“Our board looks at our two sponsor exemptions as a way to showcase some of the best amateur golfers in the country, “ tournament director Judd Silverman said. “The Wongluekiet twins (Aree's sister, Naree, did not make the cut) are the youngest players we've ever invited, but since it was summer and school was out, we felt their record justified this.”
Aree said she wished she would have putted a little better, but that she enjoyed the large crowds at Highland Meadows and the opportunity to play in the Farr.
“It means a lot,” she said. “We can only get four (sponsor exemptions) a year and every time I get a chance like this I'm really honored that somebody wants me to play. I'm only an amateur, so I'm really grateful.”
Aree finished at 1-over-par 285.
EAGLE FLIES: Luciana Bemvenuti stood over her final shot for quite awhile yesterday, but made it worth the wait by knocking her 102-yard approach to the par-5, 18th green shot into the cup for an eagle.
“I was waiting for the wind to die down,” she said after closing with a 1-under 70 for a 285 total. “It was pretty much the exact yardage for my pitching wedge, but the wind was in my face and I didn't know if I could get it all the way back to the pin. So I waited to see if it would let up a little.”
It did, and Bemvenuti hit a shot that landed 15 feet below the hole, took a large hop to a couple inches right of the cup, then spun and nose-dived into the jar, drawing a huge roar from the gallery.
“Oh, absolutely, that's a thrill,” she said. “It would be nice to say we made shots like that all the time, but if I do it once a year I'm excited.”
DUNN DEAL: Moira Dunn enjoyed her best finish of the season, shooting a 3-under 68 yesterday to tie for fifth.
Dunn earned $33,463 after forging a tie with Laura Diaz, Meg Mallon and Kris Tschetter at 10-under 274.
“I had four birdies and a bogey - I can't complain too much,” Dunn said. “I kind of knew I was going to have to shoot low today to be in contention. I got it going OK, but I never got it going great.”
Dunn had earned $59,263 in 15 events entering the Farr Classic, which ranked her 81st on the money list.
Her best finish prior to yesterday was a tie for 20th at the LPGA Corning Classic. She also had tied for 25th at last weekend's ShopRite LPGA Classic.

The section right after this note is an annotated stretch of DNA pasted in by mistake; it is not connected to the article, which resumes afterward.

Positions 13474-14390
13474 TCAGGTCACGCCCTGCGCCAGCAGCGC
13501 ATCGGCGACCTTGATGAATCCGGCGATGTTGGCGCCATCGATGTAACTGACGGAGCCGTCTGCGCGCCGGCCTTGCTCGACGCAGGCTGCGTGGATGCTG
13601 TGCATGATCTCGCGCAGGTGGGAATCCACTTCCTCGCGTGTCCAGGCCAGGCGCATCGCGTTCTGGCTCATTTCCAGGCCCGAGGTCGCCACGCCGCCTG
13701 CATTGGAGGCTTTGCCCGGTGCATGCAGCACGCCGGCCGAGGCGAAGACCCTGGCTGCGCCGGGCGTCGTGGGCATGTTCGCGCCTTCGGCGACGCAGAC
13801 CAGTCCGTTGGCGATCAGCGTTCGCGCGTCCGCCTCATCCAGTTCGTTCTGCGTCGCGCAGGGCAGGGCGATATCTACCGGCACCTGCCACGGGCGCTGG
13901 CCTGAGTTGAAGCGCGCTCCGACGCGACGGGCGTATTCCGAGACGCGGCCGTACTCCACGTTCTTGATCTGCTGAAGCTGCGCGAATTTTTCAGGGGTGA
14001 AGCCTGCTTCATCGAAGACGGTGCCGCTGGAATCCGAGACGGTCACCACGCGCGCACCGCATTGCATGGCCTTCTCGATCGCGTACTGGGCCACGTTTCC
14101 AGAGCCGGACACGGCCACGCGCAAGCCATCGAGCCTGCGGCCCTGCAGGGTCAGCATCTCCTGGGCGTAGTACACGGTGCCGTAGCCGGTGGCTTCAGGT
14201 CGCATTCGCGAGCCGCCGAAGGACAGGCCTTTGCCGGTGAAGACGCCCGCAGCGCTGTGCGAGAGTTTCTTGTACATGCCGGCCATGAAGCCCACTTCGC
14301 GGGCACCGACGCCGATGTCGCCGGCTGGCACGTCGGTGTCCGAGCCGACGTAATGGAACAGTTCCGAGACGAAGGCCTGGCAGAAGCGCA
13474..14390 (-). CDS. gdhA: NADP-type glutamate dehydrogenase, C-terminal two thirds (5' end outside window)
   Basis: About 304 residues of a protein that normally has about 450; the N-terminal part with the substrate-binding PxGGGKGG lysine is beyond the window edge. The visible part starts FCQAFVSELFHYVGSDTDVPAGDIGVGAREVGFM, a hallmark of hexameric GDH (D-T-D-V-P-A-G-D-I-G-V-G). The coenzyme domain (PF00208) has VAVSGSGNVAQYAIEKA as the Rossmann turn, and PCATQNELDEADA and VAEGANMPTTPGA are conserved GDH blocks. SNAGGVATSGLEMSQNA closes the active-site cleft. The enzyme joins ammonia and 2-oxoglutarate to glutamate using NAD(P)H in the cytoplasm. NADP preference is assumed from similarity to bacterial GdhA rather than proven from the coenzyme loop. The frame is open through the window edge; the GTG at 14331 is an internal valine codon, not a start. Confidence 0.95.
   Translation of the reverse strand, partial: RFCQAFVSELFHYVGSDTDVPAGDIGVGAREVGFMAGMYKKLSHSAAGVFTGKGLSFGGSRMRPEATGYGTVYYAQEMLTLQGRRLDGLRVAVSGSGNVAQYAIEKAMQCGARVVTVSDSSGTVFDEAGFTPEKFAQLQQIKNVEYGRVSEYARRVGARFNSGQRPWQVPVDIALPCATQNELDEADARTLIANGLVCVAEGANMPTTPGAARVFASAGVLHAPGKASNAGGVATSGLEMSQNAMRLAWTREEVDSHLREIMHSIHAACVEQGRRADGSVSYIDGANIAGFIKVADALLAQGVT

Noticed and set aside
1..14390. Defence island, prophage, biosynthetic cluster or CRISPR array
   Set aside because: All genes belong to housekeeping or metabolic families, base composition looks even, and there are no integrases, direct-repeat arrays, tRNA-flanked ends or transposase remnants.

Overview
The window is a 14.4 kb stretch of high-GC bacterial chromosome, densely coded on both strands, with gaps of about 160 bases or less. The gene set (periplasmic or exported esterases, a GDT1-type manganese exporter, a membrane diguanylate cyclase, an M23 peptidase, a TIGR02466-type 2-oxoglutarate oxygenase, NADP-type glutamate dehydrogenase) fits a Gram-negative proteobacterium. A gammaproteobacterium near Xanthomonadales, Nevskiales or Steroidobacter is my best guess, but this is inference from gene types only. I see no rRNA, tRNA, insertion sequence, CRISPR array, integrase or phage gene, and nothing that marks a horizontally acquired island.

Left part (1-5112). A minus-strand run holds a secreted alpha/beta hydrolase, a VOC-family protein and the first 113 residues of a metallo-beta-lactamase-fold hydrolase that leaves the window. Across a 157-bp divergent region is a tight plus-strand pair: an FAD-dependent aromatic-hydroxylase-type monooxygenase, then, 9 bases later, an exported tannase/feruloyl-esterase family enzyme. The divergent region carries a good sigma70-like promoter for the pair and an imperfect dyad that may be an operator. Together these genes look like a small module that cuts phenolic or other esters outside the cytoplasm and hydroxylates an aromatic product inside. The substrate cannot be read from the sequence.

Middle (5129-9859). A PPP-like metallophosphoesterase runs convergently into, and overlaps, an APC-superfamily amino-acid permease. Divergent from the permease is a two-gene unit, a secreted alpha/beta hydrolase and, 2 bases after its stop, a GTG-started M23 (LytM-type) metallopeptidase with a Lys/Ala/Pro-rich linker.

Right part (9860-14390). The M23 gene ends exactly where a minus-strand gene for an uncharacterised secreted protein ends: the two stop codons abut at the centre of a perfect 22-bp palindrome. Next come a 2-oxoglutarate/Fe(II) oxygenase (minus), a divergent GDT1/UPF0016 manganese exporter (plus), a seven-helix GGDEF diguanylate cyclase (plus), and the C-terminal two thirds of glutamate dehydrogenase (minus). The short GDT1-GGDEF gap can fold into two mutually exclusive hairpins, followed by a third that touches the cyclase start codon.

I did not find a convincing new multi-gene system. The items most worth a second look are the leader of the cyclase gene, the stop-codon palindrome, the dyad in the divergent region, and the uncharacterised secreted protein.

“I hit it good last week and I hit it good this week,” she said. “I'm taking next week off. Hopefully, I play good again in two weeks.”
TOP 10: Laura Diaz remained 10th on the money list with $470,987 after shooting a final-round 4-under 67 to finish in a four-way tie for fifth.
Diaz earned $33,463. She has five top-10 finishes in 18 events this year.
“I shot 4-under today and had one bogey,” Diaz said. “It was a good day, and a good week.”
FINAL STATS: The par-5, 513-yard 17th hole at Highland Meadows ranked the easiest through four rounds, playing to a 4.751 average.
There were 30 birdies at No.17 yesterday to go along with 43 pars and four bogeys. For the tournament, there was one eagle, 142 birdies, 265 pars and 34 bogeys.
Meanwhile, the par-4, 347-yard first hole ranked the toughest hole through four rounds, playing to a 4.217 average.
There were only nine birdies yesterday, 57 pars and 11 bogeys. For the tournament, there were 50 birdies, 265 pars, 112 bogeys, 11 double bogeys and four others at No1.
LAST ROUND: The Farr Classic will soon lose its No.2 administrator, tournament coordinator Kris Euliano. She will be married in December and will move to West Palm Beach, Fla., with new husband Bob Rodgers, who runs a golf-related business.
Euliano joined the Farr Classic as an intern in 1990, was hired to a full-time slot in '92 and has been in her current position for seven years. She oversees all operations, including volunteer committees, special events and finances.
“I've fallen in love with this tournament and today is going to be extremely hard,” she said yesterday morning. “I think I've cried, literally, every morning this week when I reached the course. I have something exciting to look forward to, but this tournament is all I've ever known, professionally.”
Tournament director Judd Silverman praised Euliano's “bright mind, creativity and dedication. Kris has played a tremendous role in the growth and success of this event and has been a great friend to everyone associated with our tournament.”
Blade sports writers Matt Markey, Dave Hackenberg and Ron Musselman contributed to this report.